Saturday, November 12, 2016

Family Values: An Open Letter to My Son


I need to tell you something and you’re probably not going to like what I have to say when I finally get it all out. The lucky thing for me is you’re too young to comprehend what happened this week, so even if I tried to do this face to face, we’d end up talking about dinosaurs or trains or Dinosaur Train. To be honest, any of those conversations would be better than some others I have had this week.

Seven days ago, your mother and I set out to plan for our future with you and any potential siblings of yours in mind. As we drove back home from Virginia, we borrowed your dry erase board and laid out our family’s values. We arrived at five: Integrity. People. Generosity. Optimism. Curiosity. By the time you’re old enough to read this, you’ll probably roll your eyes and scoff at the importance we place on knowing our values and living our values every day. You’ll undoubtedly have witnessed us fail at upholding these values – I know you did this afternoon after you got in trouble for kicking your grandfather. Our failures aside, these are our family’s values and we have committed to use them as guides for ourselves, for you, and for the way we encounter others around us.

There must have been a reason we had this conversation when we did, for the day after we talked about values a bunch of adults around us came to the conclusion that the next person to lead our country would be a man who we’ve found to embody the antithesis of our family’s values. I once heard someone remark that if you find yourself praying for strength or mercy or peace you just might be confronted with situations which require you to be strong, merciful, or peaceful. This seems to be one of those times. Be careful what you wish for, I guess.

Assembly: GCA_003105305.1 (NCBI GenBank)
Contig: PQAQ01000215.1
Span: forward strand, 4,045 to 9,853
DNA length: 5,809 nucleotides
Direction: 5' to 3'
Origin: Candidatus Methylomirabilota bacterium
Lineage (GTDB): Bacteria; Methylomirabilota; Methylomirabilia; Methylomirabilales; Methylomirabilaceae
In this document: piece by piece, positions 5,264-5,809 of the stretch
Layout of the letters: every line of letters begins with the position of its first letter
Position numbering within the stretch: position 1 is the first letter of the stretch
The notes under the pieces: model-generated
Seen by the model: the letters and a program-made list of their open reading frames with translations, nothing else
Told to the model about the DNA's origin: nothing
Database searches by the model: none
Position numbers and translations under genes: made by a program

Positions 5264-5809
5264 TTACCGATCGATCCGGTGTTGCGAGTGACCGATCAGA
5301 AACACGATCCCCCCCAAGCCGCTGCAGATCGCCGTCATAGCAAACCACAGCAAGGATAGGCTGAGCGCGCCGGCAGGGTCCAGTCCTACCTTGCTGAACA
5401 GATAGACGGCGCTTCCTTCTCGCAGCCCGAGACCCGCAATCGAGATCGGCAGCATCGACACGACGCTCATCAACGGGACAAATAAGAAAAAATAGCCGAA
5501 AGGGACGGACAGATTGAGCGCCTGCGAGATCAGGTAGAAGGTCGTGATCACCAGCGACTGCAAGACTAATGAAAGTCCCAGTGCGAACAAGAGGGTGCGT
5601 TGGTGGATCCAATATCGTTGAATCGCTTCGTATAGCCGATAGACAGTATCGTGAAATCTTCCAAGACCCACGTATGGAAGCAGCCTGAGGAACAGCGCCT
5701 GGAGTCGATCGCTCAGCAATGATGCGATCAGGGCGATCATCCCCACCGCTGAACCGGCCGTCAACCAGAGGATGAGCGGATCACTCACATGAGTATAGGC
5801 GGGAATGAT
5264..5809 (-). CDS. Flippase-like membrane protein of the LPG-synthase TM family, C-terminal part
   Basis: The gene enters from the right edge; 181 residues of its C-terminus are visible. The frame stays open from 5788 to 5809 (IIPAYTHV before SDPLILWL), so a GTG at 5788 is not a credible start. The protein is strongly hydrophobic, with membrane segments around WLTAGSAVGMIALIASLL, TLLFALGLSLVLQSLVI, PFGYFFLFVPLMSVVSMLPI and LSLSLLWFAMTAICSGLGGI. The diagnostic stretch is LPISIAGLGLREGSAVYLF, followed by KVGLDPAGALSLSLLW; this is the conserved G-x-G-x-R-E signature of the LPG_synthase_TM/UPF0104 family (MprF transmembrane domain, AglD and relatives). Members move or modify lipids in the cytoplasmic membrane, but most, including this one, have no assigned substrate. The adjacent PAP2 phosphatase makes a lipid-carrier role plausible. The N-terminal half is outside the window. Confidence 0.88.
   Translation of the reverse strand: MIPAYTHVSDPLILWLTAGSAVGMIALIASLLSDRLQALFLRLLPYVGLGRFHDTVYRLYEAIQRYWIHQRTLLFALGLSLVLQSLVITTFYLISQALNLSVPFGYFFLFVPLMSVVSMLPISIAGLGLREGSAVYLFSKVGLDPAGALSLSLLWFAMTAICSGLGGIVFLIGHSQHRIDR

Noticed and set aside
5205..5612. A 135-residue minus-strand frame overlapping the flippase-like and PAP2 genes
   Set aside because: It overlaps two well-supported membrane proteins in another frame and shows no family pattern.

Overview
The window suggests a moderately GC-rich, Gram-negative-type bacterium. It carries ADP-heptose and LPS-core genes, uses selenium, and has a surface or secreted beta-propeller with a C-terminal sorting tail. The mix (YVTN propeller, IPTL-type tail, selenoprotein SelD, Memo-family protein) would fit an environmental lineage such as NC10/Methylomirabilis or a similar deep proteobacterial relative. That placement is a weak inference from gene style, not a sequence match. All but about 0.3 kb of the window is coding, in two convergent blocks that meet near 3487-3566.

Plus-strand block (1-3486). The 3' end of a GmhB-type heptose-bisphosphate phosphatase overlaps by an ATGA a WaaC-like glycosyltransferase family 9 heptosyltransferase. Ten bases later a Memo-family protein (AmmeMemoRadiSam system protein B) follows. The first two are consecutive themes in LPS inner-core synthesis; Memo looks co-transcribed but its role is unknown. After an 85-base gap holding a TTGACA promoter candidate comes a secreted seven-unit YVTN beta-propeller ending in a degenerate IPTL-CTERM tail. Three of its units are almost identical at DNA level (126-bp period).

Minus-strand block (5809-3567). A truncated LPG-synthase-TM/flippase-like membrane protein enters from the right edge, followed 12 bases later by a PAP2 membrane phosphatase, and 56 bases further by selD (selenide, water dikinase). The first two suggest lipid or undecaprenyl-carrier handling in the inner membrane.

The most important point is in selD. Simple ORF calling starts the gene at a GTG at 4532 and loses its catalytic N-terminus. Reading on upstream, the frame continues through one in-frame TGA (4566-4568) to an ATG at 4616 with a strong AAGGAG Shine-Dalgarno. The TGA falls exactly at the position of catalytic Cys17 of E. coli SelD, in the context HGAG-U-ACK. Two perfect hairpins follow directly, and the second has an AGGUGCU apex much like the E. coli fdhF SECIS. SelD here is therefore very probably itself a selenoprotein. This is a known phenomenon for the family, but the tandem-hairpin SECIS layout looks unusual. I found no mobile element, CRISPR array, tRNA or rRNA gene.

It has not been easy to find words to discuss what has transpired in our country this week. There has been no lack of speculation about why he won and how she lost and what will happen next. There have been questions posed about our electoral system and how someone can earn more votes than someone else and still lose the decision and how can so many people see the world so drastically different from one another.

There is good news. There’s a lot of bad news, but there is some good news. The good news for you is you were born into a family of privilege who’ve succeeded financially, gotten great educations, acquired and sold property, paid down debts, and rarely if ever struggled to find work. The good news for you is you are privileged like we are and are therefore have a greater potential of being insulated from the ramifications of this man’s proposed policies.

Here’s the bad news:

What’s true for you and me and your mother isn’t true for everyone. The system and society in which we live is set up to advantage us from our birth. This is unacceptable. We have friends for whom such privilege does not exist. The playing field isn’t level and it won’t be until babies who look different from one another come into the world with the same chance to succeed. You started out further up the hill simply because of who we are and what we look like. 

Because we value people in our family, we cannot sit idly by and allow this system to prevail any longer. We will work to level the playing field.

This is where the news will get harder for you in the short run.